Don't miss




Facebook data breach highlights our 'digital ignorance'

Read more


Putin's Russia: What next?

Read more


Health hoaxes in Africa, and a teacher's viral photo

Read more


'See Red': Aaron Cohen talks gun reform, hip-hop and gastronomy in Paris

Read more


The surprising growth of evangelical churches in France

Read more


Requiem for the Arab Spring: Why has Tunisia succeeded where others failed?

Read more


Europe in a digital world: EU Commissioner Mariya Gabriel

Read more


'The New Silk Road': Arctic melt sparks territorial scramble

Read more


'Soviet-era enthusiasm' delivers Putin landslide

Read more

NASA forced to delay Endeavour launch until July


Latest update : 2009-06-17

The Endeavour shuttle launch has been delayed for the second time in less than a week. NASA explained that a nagging hydrogen leak will force them to postpone the launch to July.

AFP - NASA deferred the launch of its shuttle Endeavour on Wednesday for the second time in less than a week due to a nagging hydrogen leak whose cause experts are struggling to figure out.
"Obviously there is something we don't understand," deputy shuttle manager LeRoy Cain at a press briefing after the agency delayed the launch until July 11 at the earliest.
NASA engineers tried in vain for an hour to fix the problem before scrubbing the launch, after which officials noted the leak was in the same spot that halted the previous attempt on Saturday and also the shuttle Discovery's launch in March.
The puzzling problem with the venting system, supposed to carry excess hydrogen safely away from the launch pad, is set to consume NASA scientists up until the next launch.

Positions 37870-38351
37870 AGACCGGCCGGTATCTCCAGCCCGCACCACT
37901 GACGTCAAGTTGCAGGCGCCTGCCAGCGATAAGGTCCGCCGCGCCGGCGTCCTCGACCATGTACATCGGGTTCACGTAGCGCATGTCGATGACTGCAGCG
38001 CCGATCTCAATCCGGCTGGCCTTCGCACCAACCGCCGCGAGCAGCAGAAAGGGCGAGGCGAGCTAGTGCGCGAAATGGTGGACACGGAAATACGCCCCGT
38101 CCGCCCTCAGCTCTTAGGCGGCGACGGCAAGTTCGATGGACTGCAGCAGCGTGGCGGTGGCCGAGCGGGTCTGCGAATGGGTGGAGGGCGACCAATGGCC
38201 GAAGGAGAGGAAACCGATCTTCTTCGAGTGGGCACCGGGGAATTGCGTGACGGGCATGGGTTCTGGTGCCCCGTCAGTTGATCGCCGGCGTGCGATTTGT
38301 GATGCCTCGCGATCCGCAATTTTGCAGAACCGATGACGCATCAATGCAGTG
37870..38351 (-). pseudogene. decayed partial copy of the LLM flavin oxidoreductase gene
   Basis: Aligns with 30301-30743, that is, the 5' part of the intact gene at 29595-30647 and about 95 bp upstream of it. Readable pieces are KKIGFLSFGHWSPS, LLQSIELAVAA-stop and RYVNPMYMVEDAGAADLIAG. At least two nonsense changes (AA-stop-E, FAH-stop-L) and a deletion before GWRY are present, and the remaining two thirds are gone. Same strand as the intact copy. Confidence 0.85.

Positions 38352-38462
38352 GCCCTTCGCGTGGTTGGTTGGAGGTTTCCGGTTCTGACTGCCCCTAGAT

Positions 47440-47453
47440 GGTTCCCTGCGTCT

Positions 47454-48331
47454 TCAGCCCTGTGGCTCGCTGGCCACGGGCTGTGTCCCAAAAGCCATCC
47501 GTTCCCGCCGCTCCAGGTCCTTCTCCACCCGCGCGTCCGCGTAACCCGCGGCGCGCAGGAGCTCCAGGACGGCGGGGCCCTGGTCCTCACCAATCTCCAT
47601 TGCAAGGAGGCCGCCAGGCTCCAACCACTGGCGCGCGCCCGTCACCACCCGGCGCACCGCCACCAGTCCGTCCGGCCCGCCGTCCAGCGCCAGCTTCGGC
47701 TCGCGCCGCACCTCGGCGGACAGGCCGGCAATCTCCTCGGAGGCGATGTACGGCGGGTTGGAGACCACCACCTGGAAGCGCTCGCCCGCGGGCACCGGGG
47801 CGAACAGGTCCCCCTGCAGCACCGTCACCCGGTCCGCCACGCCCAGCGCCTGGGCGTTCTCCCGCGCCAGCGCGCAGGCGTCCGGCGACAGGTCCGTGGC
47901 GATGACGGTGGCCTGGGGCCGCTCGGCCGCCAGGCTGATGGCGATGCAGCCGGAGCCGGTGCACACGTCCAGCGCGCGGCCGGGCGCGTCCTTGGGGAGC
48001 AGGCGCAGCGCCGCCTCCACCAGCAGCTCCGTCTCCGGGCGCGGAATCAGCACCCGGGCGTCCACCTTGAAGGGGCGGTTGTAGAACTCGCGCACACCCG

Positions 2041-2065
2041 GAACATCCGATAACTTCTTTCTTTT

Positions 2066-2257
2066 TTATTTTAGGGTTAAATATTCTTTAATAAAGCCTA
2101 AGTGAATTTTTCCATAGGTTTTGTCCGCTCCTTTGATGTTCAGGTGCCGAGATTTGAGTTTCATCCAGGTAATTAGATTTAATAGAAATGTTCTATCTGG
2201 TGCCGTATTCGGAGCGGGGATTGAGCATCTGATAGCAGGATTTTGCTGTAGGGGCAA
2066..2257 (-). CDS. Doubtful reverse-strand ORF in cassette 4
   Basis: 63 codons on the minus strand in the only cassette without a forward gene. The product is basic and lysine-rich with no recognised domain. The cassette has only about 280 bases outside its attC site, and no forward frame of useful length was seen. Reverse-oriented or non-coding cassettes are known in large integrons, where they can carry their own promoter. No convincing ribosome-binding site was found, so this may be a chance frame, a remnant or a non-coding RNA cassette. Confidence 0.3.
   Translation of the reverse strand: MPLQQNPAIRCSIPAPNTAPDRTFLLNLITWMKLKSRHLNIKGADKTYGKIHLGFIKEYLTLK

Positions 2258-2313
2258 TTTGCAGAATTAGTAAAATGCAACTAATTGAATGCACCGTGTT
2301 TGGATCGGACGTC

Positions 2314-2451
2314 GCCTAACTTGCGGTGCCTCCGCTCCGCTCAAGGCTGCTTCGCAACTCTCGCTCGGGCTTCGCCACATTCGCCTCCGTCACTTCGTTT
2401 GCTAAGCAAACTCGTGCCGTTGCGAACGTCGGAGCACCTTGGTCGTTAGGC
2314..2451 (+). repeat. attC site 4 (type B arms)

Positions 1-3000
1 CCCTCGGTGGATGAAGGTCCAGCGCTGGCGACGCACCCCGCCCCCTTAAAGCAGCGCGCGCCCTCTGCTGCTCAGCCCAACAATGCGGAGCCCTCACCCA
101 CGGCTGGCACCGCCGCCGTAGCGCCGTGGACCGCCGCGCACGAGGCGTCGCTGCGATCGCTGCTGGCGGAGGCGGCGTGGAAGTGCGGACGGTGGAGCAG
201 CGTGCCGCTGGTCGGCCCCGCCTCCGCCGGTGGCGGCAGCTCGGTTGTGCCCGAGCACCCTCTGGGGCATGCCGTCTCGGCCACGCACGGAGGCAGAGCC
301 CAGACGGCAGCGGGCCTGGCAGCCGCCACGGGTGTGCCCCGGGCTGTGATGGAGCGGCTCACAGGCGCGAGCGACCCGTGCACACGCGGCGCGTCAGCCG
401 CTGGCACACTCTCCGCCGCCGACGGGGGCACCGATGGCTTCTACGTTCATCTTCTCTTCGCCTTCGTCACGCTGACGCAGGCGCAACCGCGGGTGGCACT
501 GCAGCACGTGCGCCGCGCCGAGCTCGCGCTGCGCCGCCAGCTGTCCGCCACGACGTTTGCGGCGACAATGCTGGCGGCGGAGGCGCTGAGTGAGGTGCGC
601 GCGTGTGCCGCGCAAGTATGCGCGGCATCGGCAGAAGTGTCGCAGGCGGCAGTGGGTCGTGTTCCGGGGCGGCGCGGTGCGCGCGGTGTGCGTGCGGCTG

"We're going to step back and figure out what the problem is and go fix it," vowed Cain.
"Once we get it fixed, and we're confident that we have a solution that's going to work and allow us to go fly safely, then we'll proceed forward," he said.
The three-hour operation to pump 500,000 gallons (two million liters) to the shuttle tanks was begun late Tuesday for a launch to the International Space Station at 5:40 am (0940 GMT).
The launch's attempted move to Wednesday also caused a scheduling conflict with NASA's moon-bound crater observation and sensing satellite (LRO/LCROSS), with the lunar mission being pushed back to Thursday or possibly Friday.
LRO is scheduled for a one-year exploration mission at an orbit of about 31 miles, or 50 kilometers -- the closest any spacecraft has orbited the moon in preparation for future lunar travel.
The partner mission LCROSS, meanwhile, will hurl itself into a crater on the dark side of the moon in search of long-frozen remnants of water ice, something that may prove crucial to future manned missions to the natural satellite.
When Endeavour does head out from NASA's Kennedy Space Center in Florida, it will be the 32nd mission to the ISS, orbiting 350 kilometers (220 miles) above Earth, and the last of three missions to assemble the Japanese Kibo laboratory aboard the orbiting space station.
During the shuttle's stay the ISS is set to be a temporary home to 13 astronauts -- the first time so many people have stayed on the orbiting station at once.
The six US astronauts and a Canadian woman astronaut that Endeavour is expected to bring to the ISS will join another US astronaut and one more from Canada, as well as two Russians, a Belgian and Japan's Koichi Wakata who are currently living on the ISS.
Construction began on the ISS a decade ago, and the push is on to complete the building before NASA ends its shuttle missions in September 2010.
Over the five planned spacewalks lasting some 32.5 hours, the astronauts will install a permanent 1.9 tonnes platform to Kibo, which will serve as one of the station's porches for conducting experiments in the vacuum of space.
The lunar probes' four-day, 238,000-mile (384,000-kilometer) journey to the moon set to begin Thursday is expected to illuminate our closest extra-terrestrial neighbor like never before.
The Lunar Reconnaissance Orbiter, or LRO, hopes to push forward the space effort's knowledge base through a one-year stay at an orbit of about 31 miles (50 kilometers).
LRO's 500-million-dollar mission is designed to provide NASA with maps of unprecedented accuracy, which will be crucial for scoping out possible landing sites in the future.

Date created : 2009-06-17